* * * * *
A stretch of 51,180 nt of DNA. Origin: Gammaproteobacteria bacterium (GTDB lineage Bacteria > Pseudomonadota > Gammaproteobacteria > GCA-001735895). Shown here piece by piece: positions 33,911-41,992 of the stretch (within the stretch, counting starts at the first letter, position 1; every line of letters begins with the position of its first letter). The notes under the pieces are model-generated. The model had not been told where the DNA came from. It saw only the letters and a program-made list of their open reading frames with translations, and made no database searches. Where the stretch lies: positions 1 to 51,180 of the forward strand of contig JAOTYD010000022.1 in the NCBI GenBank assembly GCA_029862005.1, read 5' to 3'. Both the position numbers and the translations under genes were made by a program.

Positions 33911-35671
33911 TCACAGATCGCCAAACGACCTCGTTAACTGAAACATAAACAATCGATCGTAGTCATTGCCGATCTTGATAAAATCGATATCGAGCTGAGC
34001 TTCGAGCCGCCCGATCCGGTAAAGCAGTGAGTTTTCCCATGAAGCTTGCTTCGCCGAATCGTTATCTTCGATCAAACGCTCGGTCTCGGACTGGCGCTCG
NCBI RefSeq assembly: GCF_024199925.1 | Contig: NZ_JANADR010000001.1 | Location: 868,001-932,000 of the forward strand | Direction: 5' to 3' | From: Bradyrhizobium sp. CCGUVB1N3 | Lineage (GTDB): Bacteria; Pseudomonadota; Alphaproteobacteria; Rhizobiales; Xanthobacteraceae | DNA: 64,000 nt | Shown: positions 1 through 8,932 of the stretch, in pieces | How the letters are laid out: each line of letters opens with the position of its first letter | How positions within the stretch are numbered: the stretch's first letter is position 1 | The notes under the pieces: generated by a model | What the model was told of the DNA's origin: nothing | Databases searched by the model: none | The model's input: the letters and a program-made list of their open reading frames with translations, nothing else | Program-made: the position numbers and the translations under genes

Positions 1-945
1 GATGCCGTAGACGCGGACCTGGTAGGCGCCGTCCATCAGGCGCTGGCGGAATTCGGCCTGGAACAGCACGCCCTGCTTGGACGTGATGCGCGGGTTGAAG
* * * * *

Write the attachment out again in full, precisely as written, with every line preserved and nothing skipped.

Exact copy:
A stretch of 51,180 nt of DNA. Origin: Gammaproteobacteria bacterium (GTDB lineage Bacteria > Pseudomonadota > Gammaproteobacteria > GCA-001735895). Shown here piece by piece: positions 33,911-41,992 of the stretch (within the stretch, counting starts at the first letter, position 1; every line of letters begins with the position of its first letter). The notes under the pieces are model-generated. The model had not been told where the DNA came from. It saw only the letters and a program-made list of their open reading frames with translations, and made no database searches. Where the stretch lies: positions 1 to 51,180 of the forward strand of contig JAOTYD010000022.1 in the NCBI GenBank assembly GCA_029862005.1, read 5' to 3'. Both the position numbers and the translations under genes were made by a program.

Positions 33911-35671
33911 TCACAGATCGCCAAACGACCTCGTTAACTGAAACATAAACAATCGATCGTAGTCATTGCCGATCTTGATAAAATCGATATCGAGCTGAGC
34001 TTCGAGCCGCCCGATCCGGTAAAGCAGTGAGTTTTCCCATGAAGCTTGCTTCGCCGAATCGTTATCTTCGATCAAACGCTCGGTCTCGGACTGGCGCTCG
NCBI RefSeq assembly: GCF_024199925.1 | Contig: NZ_JANADR010000001.1 | Location: 868,001-932,000 of the forward strand | Direction: 5' to 3' | From: Bradyrhizobium sp. CCGUVB1N3 | Lineage (GTDB): Bacteria; Pseudomonadota; Alphaproteobacteria; Rhizobiales; Xanthobacteraceae | DNA: 64,000 nt | Shown: positions 1 through 8,932 of the stretch, in pieces | How the letters are laid out: each line of letters opens with the position of its first letter | How positions within the stretch are numbered: the stretch's first letter is position 1 | The notes under the pieces: generated by a model | What the model was told of the DNA's origin: nothing | Databases searched by the model: none | The model's input: the letters and a program-made list of their open reading frames with translations, nothing else | Program-made: the position numbers and the translations under genes

Positions 1-945
1 GATGCCGTAGACGCGGACCTGGTAGGCGCCGTCCATCAGGCGCTGGCGGAATTCGGCCTGGAACAGCACGCCCTGCTTGGACGTGATGCGCGGGTTGAAG